Does it matter? Yes it does, because if there can be separate discovery for the stage of the referee’s hearing, it is fertile ground for an obfuscating borrower to further slow the case – and create more expense for the foreclosing party.
A recent case seems to tacitly accept discovery as a possibility for the computation plateau, although it should be underscored that the question of whether discovery was even otherwise available was not addressed. Indeed, in that instance, the court ruled that discovery (for the information sought) was not available to the borrower. [Grand Pacific Finance Corp. v. 97-111 Hale LLC, 90 A.D.3d 534 (1st Dept. 2011).]
Before very briefly looking at that case (which makes a good point in rejecting a borrower’s discovery onslaught) note that there is no provision in the relevant statute (RPAPL Article 13) for discovery related to a referee’s computation. Of course if demanded, discovery exists in litigation and applies in a foreclosure action as in any other.
But discovery is something which typically precedes disposition of issues; it is an aid in that disposition. In a foreclosure, a referee cannot be appointed unless any answer raising issues has already been stricken. It means, therefore, that discovery, if any, had to be an earlier aspect of the action and has no separate place at the referee’s hearing plateau.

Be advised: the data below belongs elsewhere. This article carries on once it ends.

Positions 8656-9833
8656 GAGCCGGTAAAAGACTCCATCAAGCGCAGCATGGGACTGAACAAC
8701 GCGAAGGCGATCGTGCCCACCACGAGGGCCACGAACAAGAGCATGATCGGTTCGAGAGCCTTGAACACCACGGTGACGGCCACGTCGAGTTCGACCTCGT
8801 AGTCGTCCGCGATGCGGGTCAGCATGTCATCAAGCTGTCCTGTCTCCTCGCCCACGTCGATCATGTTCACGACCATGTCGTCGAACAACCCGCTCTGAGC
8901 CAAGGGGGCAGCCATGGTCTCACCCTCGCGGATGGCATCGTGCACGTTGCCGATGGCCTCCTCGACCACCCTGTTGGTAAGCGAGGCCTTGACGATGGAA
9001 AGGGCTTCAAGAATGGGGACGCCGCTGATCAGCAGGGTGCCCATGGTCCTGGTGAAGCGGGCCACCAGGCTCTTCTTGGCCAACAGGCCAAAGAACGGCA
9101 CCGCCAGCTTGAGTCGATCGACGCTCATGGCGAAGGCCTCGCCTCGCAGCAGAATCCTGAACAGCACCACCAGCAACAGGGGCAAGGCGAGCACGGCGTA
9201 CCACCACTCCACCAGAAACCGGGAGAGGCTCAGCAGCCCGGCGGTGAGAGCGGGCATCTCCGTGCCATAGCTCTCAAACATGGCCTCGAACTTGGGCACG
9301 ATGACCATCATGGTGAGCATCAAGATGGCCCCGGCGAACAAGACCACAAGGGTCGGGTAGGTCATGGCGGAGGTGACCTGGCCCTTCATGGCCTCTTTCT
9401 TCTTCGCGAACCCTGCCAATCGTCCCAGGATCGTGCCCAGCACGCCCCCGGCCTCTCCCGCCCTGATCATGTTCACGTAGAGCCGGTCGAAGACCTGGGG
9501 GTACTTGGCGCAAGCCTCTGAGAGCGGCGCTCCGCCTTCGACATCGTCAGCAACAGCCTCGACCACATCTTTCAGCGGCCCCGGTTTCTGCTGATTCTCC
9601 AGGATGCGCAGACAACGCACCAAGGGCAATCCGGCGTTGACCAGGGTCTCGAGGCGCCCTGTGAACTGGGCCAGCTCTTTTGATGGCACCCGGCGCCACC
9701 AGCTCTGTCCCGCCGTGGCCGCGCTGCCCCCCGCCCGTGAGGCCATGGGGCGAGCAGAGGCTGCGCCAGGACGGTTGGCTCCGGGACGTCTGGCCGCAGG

That then leads to the recent case where the borrower apparently argued that it had made more payments upon the mortgage than the foreclosing plaintiff had calculated. But the court ruled that the borrowers were not entitled to discovery before the hearing because any payment documentation would have been in their own possession or could have been obtained from their financial institutions. So, no discovery here.
Does this case mean, though, that discovery might be available for the referee’s hearing, but just not for what the borrower was there pursuing? We think not. We opine that whether or not as a principle discovery was or was not available for the hearing was not raised by either party. The borrower wanted certain discovery and there was good reason to deny it, apart from any question about whether discovery was otherwise available.
Mr. Bergman, author of the four-volume treatise, Bergman on New York Mortgage Foreclosures, LexisNexis Matthew Bender (rev. 2017), is a partner with Berkman, Henoch, Peterson, Peddy & Fenchel, P.C. in Garden City, New York. He is also a member of the USFN, The American College of Real Estate Lawyers, The American College of Mortgage Attorneys, an adviser to the New York Times on foreclosure issues and writes a regular servicing column for the New York Law Journal. He is AV rated by Martindale-Hubbell, his biography appears in Who’s Who In American Law and he has been for years listed in Best Lawyers In America and New York Super Lawyers.